Day 3 - Monday November 5 - Gorda Sound

If we are going to get to Anegada AND then have any actual hope to get to Jost Van Dyke as well, we need to get to Gorda Sound today, so off we go.  By 7:30, we've eaten breakfast (yogurt and granola), done our boat chores, greased ourselves from head to toe with sunscreen, and I've even done some lunch and dinner prep.   We stop for a snorkel at the Indians and, you guessed it, the Jubilee crew are there as well.  While Rick was snorkeling, I spied a Moorings 505 moored next to us with a friendly skipper, Leroy, who was our friendly skipper for a couple of days in 1998.  We've been bumping into him since we got here, being friendly and polite, and he is friendly back but is confounded since he can't quite place us (His expression says "I should know who these people are").  We are not about to give up the jig, because we don't want him to remember us, for reasons I won't get into here.

I'm feeling much better, almost completely cured by now.  The breeze has freshened significantly, and we have a great sail on a close reach to Virgin Gorda.  I seem to have misplaced some articles of clothing for part of the trip, all part of my efforts to eliminate some tan lines.  We try to anchor at Mountain Point for lunch, having stopped here for lunch on a crewed charter many moons ago, but the wind swings us all over the place so that we can't even lay down the anchor chain in a straight line.  (If we could see the chain from above, it would probably spell out  "Get Out!").   We aren't even close to getting a good enough set for a short visit, which makes me want to move on.  So we eat underway and get to Gorda Sound through the pass in the Colquohon Reef by early afternoon, where I try to snag a mooring opposite Saba Rock.  The chafe protection on the loop at the end of the pennant makes it impossible for me to hook it on the cleat, so we try for another mooring with a smaller loop and get settled.
Saba Rock
Bitter End
The Saba Rock of 2001 (left) bears no resemblance, other than location, to the Pirate's Pub of my memories (1993); meanwhile, Bitter End (right) remains true to memories.
All bridled up and satisfied with our position on what has become a VERY windy day, we take the dinghy over to the beaches on the north side of Prickly Pear.  The first beach is populated by two adults and a child, so we go over to the next one, which is empty.  Curiously misplace our clothing again, but find it quickly as the family from the first beach dinks past (we don't want to scandalize young eyes with our constant misplacements).  The water and sand are delicious, and I can see my copper-painted toes through the clear water, like pennies winking up at me from the bottom of a pool in the sunlight.  This is paradise.  Rick loses a contact lens but finds a glass fish float while we are exploring  a one-for-one exchange.  Luckily, we have lots of spare lenses between the two of us.  Thank god for disposables.  The surge is becoming more of an issue now, and the dinghy gets good and wet.  After a nice long visit on this beach, we spend some time at the other, now vacated, beach as well.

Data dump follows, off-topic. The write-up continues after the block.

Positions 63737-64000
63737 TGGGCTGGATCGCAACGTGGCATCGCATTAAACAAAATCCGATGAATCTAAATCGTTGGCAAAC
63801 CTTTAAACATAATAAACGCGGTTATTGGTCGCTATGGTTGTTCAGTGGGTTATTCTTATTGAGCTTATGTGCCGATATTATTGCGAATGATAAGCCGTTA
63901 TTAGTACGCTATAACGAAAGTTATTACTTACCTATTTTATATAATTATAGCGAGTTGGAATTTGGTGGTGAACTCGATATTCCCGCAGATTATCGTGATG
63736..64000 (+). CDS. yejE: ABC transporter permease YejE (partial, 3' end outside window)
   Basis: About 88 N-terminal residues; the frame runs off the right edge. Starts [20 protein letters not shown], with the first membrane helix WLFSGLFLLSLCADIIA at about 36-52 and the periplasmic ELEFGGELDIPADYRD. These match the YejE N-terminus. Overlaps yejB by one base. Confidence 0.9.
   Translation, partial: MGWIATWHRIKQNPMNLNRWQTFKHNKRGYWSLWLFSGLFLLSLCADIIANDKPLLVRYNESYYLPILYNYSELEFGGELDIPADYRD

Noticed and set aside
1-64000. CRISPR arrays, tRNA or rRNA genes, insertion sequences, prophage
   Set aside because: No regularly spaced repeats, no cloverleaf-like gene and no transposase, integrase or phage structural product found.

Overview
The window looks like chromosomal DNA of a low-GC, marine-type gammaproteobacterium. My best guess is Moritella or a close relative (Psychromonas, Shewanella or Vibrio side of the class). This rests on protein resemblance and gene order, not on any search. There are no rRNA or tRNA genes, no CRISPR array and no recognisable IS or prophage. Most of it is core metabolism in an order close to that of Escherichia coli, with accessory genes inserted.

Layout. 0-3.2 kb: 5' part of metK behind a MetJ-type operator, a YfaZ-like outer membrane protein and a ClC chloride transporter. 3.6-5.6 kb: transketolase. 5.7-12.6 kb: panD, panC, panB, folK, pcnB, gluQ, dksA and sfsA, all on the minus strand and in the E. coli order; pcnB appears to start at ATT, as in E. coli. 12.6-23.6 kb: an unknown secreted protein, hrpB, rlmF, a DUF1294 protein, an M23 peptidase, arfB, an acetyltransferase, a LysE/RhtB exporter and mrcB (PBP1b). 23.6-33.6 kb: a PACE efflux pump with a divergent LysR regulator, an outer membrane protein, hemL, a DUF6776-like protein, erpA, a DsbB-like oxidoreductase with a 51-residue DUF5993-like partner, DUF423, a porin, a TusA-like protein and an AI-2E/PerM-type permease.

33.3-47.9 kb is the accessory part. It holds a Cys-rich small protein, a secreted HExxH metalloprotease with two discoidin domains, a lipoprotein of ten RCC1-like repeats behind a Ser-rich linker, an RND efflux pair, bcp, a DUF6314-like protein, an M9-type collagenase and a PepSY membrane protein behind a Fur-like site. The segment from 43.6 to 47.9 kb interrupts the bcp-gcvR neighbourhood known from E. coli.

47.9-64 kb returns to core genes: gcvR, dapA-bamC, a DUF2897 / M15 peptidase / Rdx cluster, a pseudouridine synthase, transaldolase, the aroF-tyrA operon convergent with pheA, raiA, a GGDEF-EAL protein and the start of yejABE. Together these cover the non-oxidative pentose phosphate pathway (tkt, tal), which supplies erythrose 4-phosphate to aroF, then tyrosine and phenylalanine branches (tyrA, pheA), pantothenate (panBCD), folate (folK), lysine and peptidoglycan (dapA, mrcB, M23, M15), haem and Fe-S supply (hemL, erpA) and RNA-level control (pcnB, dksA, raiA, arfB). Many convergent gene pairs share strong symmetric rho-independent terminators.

Prickly Pear
The more westerly of Prickly Pear's beaches ... all to ourselves.
Later, we go over to Saba Rock to pay for the mooring and have some bushwhackers.  The last time we set foot here (in 1993), it was Pirate's Pub and the bushwhackers whacked some of us up pretty good.  The new establishment here is very classy, so there will be no whacking here tonight.  Back on board, we have brie and apples to go with sundowners (Green Flashes), followed by dinner, which was intended to be a red snapper filet with potato slices, onions and tomatos, wrapped in foil and grilled.  But the wind was so gusty that Rick couldn't get the charcoal lit and we ended up baking it.   Rick is feeling the need for the company of other 
sailors tonight, so we decide to go to Bitter End for some drinks at the Pub.  I spy some coveted Mt. Gay caps behind the bar, knowing well that you can't buy one; they are BESTOWED on sailors of some achievement.  I ask the bartender Jerry what it would take for me to earn one, and he specifies an amount of Mt. Gay rum to be consumed, and smacks a cap in front of my glass as an incentive.  The gauntlet is thrown, and my brain cells are sacrificed in the quest.  But damn it, I WANT the cap.

We meet the couple on Johnny J and talk of our next day's plan to sail to Anegada.  They are interested in sailing with us, and definitely want to avoid the Moorings flotilla leaving from Bitter End.  This is fine with us.  The blind leading the blind (especially since the rumour around the docks is that GPS waypoints may not be quite as good as they used to be, as the US has resumed scrambling the GPS signals in the wake of the war).  We also meet Britt and Sandy, whom we recognized as the family who inspired us to quickly "find" our clothing at Prickly Pear.  We laughed as we all recognized who we were, and luckily, no one was scandalized; in fact, they said it was quite unnecessary for us to cover up, as their young daughter pretty much gets to see everything.  We head back to the boat pretty early for an early start tomorrow.  I'm a bit wobbly (those drinks are STRONG, since rum is cheaper than some of the mixers down island) and the wind roars all night, but I GOT THE CAP!